TRIAL JUNKIES by Robert Gregory Browne was another great book by another great writer and a fascinating case study in the new world of author publishing. It sold really, really well but would it have done as well with a publisher? Probably not. Not because of any quality issue but because publishers pick their winners and I suspect it would have been seen as too niche. If you haven't read Rob, go read him.

Plug: My new Ryan Lock short story, Lock & Load, will be available in mid-December in e-book and print. Can't promise it's anywhere as good as those three books, but if you like the Lock series, or want a quick introduction to the characters and writing, then check it out.

Barry Graham...
There have been some fantastic books published this year, a couple of which you've written yourself, but if I have to pick three, I'll go with two acknowledged masters and one newcomer...

Elmore Leonard is my favorite English-language writer, and at the age of 87 he still has no peers. His novel RAYLAN shows him on top form - funny, honest, brutal and compassionate, with a mesmerizing story packaged in the tightest, most elegant prose anyone can write.

Daniel Woodrell's tales of hillbilly thug life are beautiful, painful and brilliant. All of his out-of-print titles were reissued this year (because of the success of the film of Winter's Bone), and he also published a new one, a collection of stories called THE OUTLAW ALBUM. His novels show him to superior to Faulkner and Cormac McCarthy, and now his stories show him to be superior to Faulkner.

And, while I'm making useless comparison between writers, I'll say that Jim Thompson has come back to life, and his new name is Jake Hinkson. If that sounds like hyperbole, read Hinkson's first novel, HELL ON CHURCH STREET, and then you can apologize for ever doubting my word. It's a tale of pure evil, and an instant noir classic.

Nick Quantrill...


A stunning example of all that’s good about crime fiction. Set in Northern Ireland in the early 1980s, it’s a novel with something important to say and it certainly does so with some force, evoking its own chilling atmosphere, but it never forgets about entertainment in a compellingly told story.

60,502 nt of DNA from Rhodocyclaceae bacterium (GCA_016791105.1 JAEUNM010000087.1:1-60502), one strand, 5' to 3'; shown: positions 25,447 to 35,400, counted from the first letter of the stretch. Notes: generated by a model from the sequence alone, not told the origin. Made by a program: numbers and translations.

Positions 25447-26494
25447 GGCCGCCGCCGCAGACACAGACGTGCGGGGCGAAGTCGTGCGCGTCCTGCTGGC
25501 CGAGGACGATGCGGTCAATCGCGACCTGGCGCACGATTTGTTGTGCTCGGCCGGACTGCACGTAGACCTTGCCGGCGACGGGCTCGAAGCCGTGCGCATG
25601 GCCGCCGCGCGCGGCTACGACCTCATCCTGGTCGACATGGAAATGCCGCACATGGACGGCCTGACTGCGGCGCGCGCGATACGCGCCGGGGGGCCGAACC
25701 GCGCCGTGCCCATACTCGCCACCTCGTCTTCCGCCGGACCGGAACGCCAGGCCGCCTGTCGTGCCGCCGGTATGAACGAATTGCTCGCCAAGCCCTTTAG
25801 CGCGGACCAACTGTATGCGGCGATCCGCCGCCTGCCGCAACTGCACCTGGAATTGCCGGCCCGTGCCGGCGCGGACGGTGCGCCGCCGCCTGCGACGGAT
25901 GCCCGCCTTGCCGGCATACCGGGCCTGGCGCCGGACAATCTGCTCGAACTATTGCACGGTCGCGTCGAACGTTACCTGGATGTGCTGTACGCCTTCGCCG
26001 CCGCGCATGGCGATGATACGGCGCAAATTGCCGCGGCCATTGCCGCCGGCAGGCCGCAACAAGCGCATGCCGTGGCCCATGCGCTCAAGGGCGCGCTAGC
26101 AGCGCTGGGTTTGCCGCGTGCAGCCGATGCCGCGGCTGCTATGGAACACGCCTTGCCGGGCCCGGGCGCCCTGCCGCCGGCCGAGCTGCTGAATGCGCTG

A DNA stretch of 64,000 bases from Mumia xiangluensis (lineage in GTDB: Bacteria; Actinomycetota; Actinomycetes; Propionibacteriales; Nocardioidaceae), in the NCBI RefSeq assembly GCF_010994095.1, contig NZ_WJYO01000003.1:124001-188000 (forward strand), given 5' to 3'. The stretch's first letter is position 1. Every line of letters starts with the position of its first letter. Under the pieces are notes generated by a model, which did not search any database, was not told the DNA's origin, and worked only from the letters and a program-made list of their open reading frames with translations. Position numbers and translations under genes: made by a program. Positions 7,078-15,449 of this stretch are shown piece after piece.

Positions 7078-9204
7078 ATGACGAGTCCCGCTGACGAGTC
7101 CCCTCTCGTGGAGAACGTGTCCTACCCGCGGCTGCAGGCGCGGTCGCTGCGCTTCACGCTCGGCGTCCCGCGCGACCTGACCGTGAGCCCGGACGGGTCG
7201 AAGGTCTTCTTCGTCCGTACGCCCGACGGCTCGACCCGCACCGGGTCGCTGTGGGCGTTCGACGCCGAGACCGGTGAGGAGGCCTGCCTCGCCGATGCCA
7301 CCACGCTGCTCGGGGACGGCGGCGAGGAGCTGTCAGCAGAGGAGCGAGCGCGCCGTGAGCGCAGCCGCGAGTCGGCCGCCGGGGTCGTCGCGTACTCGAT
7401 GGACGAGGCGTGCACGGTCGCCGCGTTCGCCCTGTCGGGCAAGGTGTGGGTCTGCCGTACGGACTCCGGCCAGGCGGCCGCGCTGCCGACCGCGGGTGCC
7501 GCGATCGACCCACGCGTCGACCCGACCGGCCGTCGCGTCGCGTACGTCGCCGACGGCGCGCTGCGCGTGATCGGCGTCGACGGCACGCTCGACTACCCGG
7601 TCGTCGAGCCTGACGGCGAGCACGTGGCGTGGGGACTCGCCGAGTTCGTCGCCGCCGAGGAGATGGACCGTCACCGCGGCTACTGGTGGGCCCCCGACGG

PIG IRON by Ben Myers

John John is a loner. He’s also a traveller who has never travelled. Fresh out of prison, he’s a young man searching for an identity. “Pig Iron” is a beautifully judged tale of searching for redemption in contemporary Britain. It’ll also tear your heart out.

WEIRDO by Cathi Unsworth

As good as her previous work has been, “Weirdo”, takes Unsworth to a whole new level. Dark, disturbing and unsettling, it’s part coming of age story, part mystery. As well as the inspired use of a dying seaside town as the backdrop, the stench of corruption that pervades retired DI Len Revett gives us one of this year’s finest characters.

Helen FitzGerald...

I love a screwed-up woman, and no-one does them better than Sophie Hannah. Kind of Cruel is twisted, funny and intriguing… another triumph.

I’d never read THE GREAT GATSBY, perhaps because we FitzGeralds with a capital "G" despise those without, but my daughter’s doing it at school, so I thought I’d give it a go. I think it’s exquisite: every sentence fills me with bitter jealousy. It’s making me consider going lower-case.

THE DINNER by Kerman Koch is my read of the year. Love the structure most of all: the action takes place over a family meal at a posh restaurant, and the dilemma the rival brothers face is fascinating. If your children have committed a terrible crime, do you hand them in, or do everything you can to cover it up?

Maxim Jakubowski...

Yet again, Emily Sy John Mandel floated my boat with her 4th novel THE LOLA QUARTET, which on the surface is about unreliable journalists, what happened to a high school jazz quartet and the vagaries of Florida real estate, but below the surface is about so much more.

Then again I must add my name to the long list of the many who have been singing the praises of Gillian Flynn's GONE GIRL which stormed the bestseller lists and is red-hot portrait of a marriage gone wrong, but also the best suspenser of the year with twists to spare and venom to boot.

I'll cheat with my third choice and select a series that now runs to 4 titles already (and with one more to come): Vina Jackson's EIGHTY DAYS (YELLOW, BLUE, RED & AMBER), erotica with a sucker punch and so much more in touch with reality and the real darkness of BDSM, emotions and twisted relationships than the notorious FIFTY SHADES series its publishers have been comparing it too; this is the REAL STUFF, and reading the amazon reviews shows that 50 Shades fans hate it with a vengeance but enough people love it for it to have conquered the bestseller charts in several countries, and deservedly at that....